A dozen rectors and priests in the Episcopal Diocese of Pittsburgh went public this week with their disapproval of the diocesan bishop's effort to leave the national church.
In a letter mailed to the diocese's 66 churches on Tuesday, the 12 conservative clergy said they have "determined to remain within" The Episcopal Church rather than realign out of it, according to Pittsburgh Post-Gazette.
Some of the clergy met Monday with Pittsburgh Bishop Robert Duncan, who is discontent with the national church's liberal direction on Scripture and homosexuality, to inform him they will be going public.
The announcement comes after the Pittsburgh diocese overwhelmingly voted last November to leave The Episcopal Church. A second and final vote of approval for secession is expected later this year at the annual Pittsburgh convention.
While the 12 clergy who signed the recent letter oppose the ordination of openly gay clergy and conducting same-sex blessings, much like Duncan and the majority of the diocese, and say they support the reformation of the Episcopal Church, they do not believe a split is necessary.
"The bishop has made a mistake," said Father Quinn, a priest in the diocese and one of the 12 signers, according to the local Gazette. "He seems to be going in a different direction than we are."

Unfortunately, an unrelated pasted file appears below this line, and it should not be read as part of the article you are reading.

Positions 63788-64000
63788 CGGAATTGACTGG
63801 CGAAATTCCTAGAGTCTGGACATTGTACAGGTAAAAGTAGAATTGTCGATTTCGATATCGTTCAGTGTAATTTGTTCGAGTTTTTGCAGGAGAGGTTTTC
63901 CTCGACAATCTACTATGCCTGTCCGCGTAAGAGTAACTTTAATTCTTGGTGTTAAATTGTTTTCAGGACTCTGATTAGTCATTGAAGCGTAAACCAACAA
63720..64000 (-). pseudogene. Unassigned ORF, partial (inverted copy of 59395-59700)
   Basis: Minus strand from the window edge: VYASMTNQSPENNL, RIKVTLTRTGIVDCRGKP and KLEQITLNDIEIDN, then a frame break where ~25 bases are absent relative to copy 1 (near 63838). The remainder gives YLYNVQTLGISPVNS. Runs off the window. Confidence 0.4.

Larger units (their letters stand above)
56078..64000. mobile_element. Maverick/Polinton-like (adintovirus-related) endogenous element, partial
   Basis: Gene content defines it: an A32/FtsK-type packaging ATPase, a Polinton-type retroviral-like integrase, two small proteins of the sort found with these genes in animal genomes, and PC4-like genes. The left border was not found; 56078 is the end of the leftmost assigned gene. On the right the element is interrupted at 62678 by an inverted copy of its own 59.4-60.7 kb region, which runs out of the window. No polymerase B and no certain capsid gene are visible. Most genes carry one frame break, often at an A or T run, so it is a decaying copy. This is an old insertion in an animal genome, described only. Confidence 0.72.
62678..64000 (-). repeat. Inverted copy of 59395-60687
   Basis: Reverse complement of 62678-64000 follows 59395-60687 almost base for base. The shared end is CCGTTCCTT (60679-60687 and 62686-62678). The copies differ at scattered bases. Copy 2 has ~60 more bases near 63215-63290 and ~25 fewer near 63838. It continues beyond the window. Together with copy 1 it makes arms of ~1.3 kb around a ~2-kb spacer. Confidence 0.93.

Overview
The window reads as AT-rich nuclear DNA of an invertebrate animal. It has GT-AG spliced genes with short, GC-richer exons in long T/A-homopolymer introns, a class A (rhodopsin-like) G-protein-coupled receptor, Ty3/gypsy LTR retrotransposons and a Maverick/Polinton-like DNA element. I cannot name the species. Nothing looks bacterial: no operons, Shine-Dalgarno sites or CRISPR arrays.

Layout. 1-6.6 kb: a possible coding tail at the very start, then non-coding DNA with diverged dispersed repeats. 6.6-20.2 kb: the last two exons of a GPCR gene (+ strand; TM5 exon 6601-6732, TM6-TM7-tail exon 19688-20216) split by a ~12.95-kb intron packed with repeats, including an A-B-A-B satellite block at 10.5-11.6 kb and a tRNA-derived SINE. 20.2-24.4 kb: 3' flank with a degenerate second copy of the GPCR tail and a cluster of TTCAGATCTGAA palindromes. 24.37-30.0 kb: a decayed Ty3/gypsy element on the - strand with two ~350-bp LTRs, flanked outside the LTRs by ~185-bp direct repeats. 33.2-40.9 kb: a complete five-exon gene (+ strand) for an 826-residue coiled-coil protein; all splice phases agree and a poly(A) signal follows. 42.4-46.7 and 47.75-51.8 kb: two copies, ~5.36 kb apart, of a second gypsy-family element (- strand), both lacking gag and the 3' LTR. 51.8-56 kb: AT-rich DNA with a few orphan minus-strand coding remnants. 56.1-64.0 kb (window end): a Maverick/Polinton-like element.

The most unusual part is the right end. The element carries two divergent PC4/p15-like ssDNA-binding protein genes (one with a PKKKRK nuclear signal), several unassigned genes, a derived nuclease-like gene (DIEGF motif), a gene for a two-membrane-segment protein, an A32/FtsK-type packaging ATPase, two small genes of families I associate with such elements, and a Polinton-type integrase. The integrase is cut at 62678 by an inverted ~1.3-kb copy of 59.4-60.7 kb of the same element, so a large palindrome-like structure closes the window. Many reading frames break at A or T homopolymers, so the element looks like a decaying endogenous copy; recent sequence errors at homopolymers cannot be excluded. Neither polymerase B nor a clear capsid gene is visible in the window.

But Bishop Duncan believes the dissenting clergy will be terribly disappointed in their line of action, said Peter Frank, a spokesman for Duncan.
"The place that the majority of the diocese is at is a different place than these priests are ending up," Frank told The Christian Post. "That's difficult where most of the Diocese of Pittsburgh say 'let's get on with ministry and not continue what has been a 30-year losing struggle to reform The Episcopal Church from within.'"
The clergy's public statement this week about was not unexpected, said Frank. The 12 - out of 180 clergy in the diocese - were part of the minority who did not favor leaving The Episcopal Church during last November's vote. Discussion with the dissenting group began last summer and the diocese has been aware of their stance, according to Frank.
Why the group went public this week has not been specified.
Duncan remains a leading conservative in The Episcopal Church and is currently heading an alliance of biblically traditional dioceses and parishes called the Anglican Communion Network. He and several breakaway and conservative bishops have begun talks to create a separate Anglican body in North America.
After decades of struggle, Duncan has expressed little hope The Episcopal Church – the U.S. branch of Anglicanism – will get back in line with traditional Anglicanism and the Bible. The Episcopal Church heightened controversy when it consecrated openly gay bishop V. Gene Robinson of New Hampshire in 2003.
Earlier this month, senior bishops in The Episcopal Church certified Duncan as having "abandoned the Communion of this Church." Episcopal Presiding Bishop Katharine Jefferts Schori warned Duncan he could be banned from his office unless he draws back from his current efforts.